In 5 years, you’ll be wrong

My mentor Bassam Tarazi has finally published his second book, In 5 Years You’ll Be Wrong: 68 Life Lessons To Help You Jump In, Calm Down, Show Up And Stand Out and this one’s a real cracker.

I know what you’re thinking: “another self-help book, just what the world needs.” If that’s what this was, I would punch myself in the face.

Instead, this book is a collection of advice on living in a world of unlimited choice and information from a guy who’s been around the block a few times.

My favorite thing about Tarazi’s lessons is that, like the passage above, he is honest and direct, even blunt, about his observations. This kind of confidence makes for a fun read from a unique perspective. At the same time, Tarazi has a kind heart that shines through his prose, which obviously comes from great love. He’s like a wise uncle that knows he can be tough on you, since he’s not your dad, but always has your best interests in mind.

Tarazi is a guy who’s been in the trenches where we are, struggling like we struggle, and driving ahead anyway even when he doesn’t have any answers. He’s been a coach, author, speaker, teacher, nuclear engineer, project manager, film producer, and mortgage banker. He intuitively understands how the “onslaught of data and boundless opportunity,” while undoubtedly a great thing for society and for our individual prospects, can also hamstring us with fear of change and invite crippling negative comparisons between ourselves and the Internet darlings popping up daily (this he calls Comparalysis).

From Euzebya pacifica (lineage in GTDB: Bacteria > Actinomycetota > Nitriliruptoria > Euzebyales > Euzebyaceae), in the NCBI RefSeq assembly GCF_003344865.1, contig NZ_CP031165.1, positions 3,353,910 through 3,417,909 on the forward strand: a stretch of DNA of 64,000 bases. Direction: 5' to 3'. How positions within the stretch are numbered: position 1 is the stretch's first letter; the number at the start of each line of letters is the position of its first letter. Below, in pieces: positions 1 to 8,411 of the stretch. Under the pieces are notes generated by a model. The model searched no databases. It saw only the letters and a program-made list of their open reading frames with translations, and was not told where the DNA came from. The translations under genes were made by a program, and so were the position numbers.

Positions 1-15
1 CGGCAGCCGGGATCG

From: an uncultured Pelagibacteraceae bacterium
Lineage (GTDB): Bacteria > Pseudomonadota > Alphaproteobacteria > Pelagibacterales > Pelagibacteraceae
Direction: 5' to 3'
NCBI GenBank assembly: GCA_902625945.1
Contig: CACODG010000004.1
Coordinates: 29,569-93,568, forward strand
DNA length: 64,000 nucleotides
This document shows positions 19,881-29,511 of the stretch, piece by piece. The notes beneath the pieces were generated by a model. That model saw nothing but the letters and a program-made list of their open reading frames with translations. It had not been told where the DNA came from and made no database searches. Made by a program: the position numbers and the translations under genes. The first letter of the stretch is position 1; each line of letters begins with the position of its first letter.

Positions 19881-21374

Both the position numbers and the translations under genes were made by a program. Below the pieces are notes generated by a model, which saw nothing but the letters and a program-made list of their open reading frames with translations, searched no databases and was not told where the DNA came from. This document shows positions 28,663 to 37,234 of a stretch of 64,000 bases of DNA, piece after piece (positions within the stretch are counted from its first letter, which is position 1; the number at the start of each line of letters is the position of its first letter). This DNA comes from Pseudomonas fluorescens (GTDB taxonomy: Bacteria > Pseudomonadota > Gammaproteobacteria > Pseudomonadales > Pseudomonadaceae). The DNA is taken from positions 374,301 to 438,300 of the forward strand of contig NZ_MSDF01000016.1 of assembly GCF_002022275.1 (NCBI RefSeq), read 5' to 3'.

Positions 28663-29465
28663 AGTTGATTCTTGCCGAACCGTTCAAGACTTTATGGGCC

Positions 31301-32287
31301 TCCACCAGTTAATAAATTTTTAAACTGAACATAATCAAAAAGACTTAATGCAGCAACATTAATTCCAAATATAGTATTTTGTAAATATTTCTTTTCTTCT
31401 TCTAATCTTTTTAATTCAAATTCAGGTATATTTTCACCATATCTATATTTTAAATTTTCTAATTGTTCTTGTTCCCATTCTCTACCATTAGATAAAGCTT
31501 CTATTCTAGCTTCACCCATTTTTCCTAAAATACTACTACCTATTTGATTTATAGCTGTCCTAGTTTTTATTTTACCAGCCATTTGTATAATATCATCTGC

Another neat thing about this book is how Tarazi weaves in lessons from behavioral psychology without writing in jargon or techno-babble. That direct and clear voice is always there to make sense out of complex ideas and decisions. We learn that a habit takes on average 66 days to form, that competence is a powerful intrinsic motivator, that people who have more 2-hour dinners with friends live longer, that adding “because” to an e-mail request makes it doubly likely to be granted, and that the most passionate employees are not those who “followed their passion” into a position but instead those who stuck around long enough to get good at what they do.

Tarazi also has a gift for delightful metaphors and fresh aphorisms:

Fear, apprehension, and sweaty palms mean that you are probably about to learn something you’ll never forget…

Push notifications and news feeds are the world’s way of throwing us off course. There’s a reason trains don’t pick people up wherever people want to get picked up; trains wouldn’t get anywhere…

How do you know where to point your ship in the beginning? Point it in a cardinal direction that parallels your character, skills, and interests, and take action on where you want to be tomorrow, next week, or next month. Rinse and repeat… you can’t predict every iceberg, island, or leak you might encounter. Al you can do is patch the hull, change course, and keep moving…

There’s no such thing as making it, only making it further than where you were yesterday…

A genuine smile is always accepted…

The world owes you nothing. It gave you life. Let’s consider that paid in full.

Really, just reading the Table of Contents is enough to give you a flavor for what Tarazi is bringing. My favorites are the ones that articulate overlooked, obvious-in-retrospect principles:

  • Happiness isn’t reached, it’s tended to
  • Danger is real, but fear is our reaction to danger
  • Don’t change the world, change the moment
  • No one is thinking of creative ways to give you money
  • Have more average days
  • We don’t want to accomplish our goals, we just want to continue being liked by our friends

In 5 Years You’ll Be Wrong is an invigorating read that will get you thinking about what you want from life and your strategies for pursuing those things.